Irrigating crops with treated wastewater is widely considered a promising but underused way to help relieve drought impacts in Oregon and across the West.

Given that consensus, it would seem self-imposed bureaucratic obstacles that hinder water recycling could be revised or scrapped with minimal fuss. But that assumption fails to account for the difficulty in changing entrenched state government processes — even when nobody disputes an overhaul is warranted.

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Todd Miller, environmental services supervisor for the City of Springfield, Ore., explains the functioning of the Metropolitan Wastewater Management Commission’s Biocycle Farm, which irrigates 400 acres of poplars with treated wastewater from Eugene and Springfield.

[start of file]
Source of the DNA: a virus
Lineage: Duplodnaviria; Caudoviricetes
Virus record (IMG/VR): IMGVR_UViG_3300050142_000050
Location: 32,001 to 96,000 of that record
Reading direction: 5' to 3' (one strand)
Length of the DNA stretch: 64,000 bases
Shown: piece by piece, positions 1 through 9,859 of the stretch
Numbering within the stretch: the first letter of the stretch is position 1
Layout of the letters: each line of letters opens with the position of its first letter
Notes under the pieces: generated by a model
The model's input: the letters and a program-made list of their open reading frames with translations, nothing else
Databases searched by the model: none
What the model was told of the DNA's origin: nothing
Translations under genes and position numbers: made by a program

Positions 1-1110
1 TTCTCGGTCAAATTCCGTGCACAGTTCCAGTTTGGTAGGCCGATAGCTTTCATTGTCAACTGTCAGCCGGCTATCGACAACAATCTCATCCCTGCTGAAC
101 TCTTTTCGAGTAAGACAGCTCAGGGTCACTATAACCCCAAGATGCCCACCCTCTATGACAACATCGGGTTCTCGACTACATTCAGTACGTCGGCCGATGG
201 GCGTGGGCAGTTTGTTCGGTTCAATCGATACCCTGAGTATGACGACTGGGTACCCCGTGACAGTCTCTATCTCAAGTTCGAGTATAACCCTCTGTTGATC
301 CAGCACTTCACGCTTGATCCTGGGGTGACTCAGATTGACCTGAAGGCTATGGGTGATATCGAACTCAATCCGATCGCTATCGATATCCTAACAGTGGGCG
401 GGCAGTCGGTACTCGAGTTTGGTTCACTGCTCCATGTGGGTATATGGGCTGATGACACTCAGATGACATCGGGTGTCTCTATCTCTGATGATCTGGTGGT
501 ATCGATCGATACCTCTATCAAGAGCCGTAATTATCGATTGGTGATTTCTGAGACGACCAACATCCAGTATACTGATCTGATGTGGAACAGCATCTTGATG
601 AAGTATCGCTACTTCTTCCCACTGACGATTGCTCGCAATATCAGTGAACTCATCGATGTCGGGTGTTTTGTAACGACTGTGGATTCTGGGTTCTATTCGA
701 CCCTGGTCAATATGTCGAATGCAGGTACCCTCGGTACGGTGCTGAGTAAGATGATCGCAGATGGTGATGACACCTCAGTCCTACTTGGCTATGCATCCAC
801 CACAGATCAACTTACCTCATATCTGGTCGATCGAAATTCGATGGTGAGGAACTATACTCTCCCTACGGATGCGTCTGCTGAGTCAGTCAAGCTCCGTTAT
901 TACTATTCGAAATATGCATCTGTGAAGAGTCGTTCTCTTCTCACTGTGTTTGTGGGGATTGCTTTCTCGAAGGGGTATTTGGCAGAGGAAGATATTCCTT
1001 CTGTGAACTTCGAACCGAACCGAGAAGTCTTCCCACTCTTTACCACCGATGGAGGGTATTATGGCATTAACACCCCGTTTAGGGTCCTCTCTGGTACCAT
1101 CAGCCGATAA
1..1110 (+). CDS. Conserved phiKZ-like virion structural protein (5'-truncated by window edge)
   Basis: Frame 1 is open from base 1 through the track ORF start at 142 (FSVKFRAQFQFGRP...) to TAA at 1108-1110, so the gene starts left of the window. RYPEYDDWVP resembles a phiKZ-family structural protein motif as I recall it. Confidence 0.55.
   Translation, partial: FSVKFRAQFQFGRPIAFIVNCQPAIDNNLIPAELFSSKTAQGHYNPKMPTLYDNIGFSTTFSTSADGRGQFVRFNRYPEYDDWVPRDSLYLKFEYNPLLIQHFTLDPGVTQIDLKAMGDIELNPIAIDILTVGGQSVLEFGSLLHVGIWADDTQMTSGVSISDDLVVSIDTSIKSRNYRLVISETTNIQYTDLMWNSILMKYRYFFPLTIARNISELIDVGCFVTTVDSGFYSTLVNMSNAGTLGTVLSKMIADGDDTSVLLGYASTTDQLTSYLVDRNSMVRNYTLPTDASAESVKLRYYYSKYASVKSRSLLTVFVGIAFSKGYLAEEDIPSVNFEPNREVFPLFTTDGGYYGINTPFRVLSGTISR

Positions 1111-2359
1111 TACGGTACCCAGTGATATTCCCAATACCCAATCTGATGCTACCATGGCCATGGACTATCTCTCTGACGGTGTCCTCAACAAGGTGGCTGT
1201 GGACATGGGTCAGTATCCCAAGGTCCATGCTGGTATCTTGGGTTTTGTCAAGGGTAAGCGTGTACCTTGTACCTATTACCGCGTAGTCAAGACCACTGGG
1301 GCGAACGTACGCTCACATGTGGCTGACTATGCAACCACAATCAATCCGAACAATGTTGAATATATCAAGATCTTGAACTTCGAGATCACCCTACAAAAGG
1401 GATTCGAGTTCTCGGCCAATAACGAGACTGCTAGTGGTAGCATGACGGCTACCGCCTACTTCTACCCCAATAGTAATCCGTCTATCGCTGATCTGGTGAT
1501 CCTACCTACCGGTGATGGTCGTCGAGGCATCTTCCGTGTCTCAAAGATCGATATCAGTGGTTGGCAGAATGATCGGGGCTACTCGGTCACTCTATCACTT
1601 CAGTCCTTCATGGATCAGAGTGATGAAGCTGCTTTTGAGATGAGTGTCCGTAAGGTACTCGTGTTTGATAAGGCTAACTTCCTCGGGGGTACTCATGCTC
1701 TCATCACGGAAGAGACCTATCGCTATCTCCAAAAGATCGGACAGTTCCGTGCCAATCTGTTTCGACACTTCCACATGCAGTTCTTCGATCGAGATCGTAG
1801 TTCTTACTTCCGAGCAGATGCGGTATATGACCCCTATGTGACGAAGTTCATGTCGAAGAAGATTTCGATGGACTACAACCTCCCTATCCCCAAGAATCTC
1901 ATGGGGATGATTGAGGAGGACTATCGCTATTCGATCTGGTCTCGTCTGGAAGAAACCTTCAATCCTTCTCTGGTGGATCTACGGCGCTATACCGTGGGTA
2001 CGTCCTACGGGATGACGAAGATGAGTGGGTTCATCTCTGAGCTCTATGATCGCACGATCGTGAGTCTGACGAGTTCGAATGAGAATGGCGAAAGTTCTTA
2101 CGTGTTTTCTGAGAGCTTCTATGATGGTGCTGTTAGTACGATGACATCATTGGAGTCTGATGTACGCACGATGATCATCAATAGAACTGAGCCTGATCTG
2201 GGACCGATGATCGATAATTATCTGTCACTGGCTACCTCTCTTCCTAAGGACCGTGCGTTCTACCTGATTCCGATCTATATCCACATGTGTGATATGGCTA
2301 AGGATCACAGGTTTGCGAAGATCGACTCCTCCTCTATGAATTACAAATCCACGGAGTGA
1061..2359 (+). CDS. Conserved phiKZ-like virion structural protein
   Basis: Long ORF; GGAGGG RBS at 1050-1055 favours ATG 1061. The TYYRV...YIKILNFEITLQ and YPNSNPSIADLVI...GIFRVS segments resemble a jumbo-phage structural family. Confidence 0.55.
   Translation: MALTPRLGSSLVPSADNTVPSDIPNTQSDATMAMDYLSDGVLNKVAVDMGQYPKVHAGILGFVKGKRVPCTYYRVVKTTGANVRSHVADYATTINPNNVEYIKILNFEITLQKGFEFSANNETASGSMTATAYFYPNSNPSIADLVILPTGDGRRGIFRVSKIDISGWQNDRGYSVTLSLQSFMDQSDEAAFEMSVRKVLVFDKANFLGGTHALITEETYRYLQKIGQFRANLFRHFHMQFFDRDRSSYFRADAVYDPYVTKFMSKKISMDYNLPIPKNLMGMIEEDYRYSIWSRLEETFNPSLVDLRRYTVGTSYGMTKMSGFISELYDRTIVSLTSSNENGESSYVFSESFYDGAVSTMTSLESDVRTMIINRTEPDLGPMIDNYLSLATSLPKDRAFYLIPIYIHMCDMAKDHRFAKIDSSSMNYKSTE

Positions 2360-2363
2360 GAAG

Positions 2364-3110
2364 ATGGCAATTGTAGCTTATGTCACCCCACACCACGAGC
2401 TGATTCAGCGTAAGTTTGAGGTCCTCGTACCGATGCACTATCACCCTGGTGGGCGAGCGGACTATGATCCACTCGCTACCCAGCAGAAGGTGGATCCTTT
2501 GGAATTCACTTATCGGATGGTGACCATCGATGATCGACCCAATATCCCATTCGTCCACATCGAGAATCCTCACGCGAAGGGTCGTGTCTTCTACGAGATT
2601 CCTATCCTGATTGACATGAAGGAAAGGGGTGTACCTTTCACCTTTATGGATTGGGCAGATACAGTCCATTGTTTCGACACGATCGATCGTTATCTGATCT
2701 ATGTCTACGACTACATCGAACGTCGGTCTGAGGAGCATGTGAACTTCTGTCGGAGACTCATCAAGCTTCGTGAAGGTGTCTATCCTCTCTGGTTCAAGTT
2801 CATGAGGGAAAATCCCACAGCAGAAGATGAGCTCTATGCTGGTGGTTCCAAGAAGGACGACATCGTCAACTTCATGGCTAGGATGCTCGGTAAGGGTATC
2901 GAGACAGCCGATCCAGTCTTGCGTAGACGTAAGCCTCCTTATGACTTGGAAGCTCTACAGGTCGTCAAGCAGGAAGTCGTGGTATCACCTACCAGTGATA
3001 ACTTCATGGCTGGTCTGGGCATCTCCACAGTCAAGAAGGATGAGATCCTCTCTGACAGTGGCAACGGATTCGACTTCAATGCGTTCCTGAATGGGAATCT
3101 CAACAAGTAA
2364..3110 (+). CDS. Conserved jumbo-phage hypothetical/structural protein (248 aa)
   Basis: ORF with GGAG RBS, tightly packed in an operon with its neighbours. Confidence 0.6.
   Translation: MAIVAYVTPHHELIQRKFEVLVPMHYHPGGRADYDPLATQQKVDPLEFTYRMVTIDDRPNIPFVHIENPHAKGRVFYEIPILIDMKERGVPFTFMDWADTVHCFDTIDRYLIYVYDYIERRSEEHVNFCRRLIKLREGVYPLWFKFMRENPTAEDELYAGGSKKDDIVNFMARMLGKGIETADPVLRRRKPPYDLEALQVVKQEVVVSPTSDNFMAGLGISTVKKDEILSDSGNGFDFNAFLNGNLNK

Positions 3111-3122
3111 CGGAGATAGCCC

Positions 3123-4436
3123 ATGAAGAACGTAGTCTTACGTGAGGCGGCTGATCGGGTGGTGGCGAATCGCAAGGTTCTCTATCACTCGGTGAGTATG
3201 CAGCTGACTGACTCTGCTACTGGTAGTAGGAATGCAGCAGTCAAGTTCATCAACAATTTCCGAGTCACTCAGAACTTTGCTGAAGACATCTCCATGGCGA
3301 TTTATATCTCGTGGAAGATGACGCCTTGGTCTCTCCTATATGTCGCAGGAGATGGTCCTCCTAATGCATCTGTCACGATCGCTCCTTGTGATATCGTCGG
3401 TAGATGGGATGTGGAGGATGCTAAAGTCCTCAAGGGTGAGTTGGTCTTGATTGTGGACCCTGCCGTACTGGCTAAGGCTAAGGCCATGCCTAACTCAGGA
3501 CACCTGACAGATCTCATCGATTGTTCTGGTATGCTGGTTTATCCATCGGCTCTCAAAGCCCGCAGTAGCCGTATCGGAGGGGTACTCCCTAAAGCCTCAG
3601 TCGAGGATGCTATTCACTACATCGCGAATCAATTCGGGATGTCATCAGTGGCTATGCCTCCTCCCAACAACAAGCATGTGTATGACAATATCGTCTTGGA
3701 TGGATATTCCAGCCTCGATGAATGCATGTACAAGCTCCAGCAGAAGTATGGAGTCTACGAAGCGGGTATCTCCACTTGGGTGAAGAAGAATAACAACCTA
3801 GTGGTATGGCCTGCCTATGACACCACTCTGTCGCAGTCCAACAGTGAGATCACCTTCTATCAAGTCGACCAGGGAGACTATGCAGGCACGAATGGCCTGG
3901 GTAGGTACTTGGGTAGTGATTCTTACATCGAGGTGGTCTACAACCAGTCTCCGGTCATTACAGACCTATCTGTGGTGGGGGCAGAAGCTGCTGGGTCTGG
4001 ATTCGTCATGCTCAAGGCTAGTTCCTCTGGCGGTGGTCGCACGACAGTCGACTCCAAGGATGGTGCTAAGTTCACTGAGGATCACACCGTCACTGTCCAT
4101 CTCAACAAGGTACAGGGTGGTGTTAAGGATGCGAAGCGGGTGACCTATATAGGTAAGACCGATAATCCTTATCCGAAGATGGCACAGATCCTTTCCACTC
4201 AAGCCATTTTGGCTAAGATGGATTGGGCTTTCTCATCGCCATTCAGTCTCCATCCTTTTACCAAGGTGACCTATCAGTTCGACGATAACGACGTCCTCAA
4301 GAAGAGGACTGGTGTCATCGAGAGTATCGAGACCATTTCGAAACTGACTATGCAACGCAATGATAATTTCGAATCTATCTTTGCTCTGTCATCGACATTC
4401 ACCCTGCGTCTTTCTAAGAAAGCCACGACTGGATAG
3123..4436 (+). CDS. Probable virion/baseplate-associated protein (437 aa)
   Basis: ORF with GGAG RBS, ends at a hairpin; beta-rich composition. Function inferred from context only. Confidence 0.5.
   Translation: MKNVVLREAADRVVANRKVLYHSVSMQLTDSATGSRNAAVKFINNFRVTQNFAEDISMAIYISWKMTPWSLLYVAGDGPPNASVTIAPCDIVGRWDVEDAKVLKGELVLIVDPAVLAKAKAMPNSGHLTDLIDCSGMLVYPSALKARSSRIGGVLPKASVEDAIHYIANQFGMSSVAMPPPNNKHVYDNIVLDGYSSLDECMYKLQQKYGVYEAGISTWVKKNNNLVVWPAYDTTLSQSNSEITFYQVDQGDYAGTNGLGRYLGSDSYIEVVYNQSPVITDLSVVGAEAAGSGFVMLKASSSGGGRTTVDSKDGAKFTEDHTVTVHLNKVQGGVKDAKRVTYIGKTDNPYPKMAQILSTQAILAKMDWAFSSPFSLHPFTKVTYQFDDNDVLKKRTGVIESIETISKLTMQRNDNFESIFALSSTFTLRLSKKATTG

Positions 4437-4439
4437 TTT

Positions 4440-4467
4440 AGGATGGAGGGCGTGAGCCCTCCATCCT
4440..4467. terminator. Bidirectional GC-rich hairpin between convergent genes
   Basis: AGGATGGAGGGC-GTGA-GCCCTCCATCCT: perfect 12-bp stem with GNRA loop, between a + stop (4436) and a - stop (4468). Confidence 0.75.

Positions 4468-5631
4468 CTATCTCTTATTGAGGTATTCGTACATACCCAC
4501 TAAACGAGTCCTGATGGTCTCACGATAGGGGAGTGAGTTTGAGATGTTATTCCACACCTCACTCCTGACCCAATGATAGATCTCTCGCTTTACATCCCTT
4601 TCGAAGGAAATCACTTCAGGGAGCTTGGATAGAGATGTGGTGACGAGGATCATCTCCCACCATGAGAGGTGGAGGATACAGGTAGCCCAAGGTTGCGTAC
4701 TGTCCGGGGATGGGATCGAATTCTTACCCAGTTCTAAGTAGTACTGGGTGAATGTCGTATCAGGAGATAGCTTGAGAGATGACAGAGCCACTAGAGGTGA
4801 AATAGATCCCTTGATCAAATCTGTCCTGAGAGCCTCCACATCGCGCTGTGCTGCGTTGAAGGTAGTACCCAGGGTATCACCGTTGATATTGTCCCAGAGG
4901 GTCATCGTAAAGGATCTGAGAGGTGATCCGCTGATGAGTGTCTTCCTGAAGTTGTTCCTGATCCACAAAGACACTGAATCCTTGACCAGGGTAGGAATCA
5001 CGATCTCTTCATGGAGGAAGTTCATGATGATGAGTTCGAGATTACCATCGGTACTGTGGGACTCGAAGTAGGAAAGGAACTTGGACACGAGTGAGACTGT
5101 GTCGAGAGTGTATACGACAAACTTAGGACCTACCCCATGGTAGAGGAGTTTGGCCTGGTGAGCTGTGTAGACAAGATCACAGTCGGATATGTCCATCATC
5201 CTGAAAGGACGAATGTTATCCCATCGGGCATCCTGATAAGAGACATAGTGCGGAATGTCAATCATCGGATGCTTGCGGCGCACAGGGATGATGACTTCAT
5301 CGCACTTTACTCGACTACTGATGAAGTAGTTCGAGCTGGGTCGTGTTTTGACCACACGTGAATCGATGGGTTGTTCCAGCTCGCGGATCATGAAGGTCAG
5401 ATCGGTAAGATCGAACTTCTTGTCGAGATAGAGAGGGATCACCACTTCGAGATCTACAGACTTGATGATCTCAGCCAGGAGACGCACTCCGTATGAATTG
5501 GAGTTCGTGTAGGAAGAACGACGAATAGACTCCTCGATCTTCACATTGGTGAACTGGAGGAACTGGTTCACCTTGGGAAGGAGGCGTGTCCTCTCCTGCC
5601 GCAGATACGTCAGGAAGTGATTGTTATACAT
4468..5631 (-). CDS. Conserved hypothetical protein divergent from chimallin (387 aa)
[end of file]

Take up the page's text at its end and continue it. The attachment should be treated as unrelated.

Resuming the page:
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Thomas Gray, public information and education analyst with the City of Springfield, examines treated wastewater from a Metropolitan Wastewater Management Commission facility in Lane County, Ore. Some of the treated wastewater irrigates about 400 acres of poplar trees.

Susan Schlangen

Susan Schlangen

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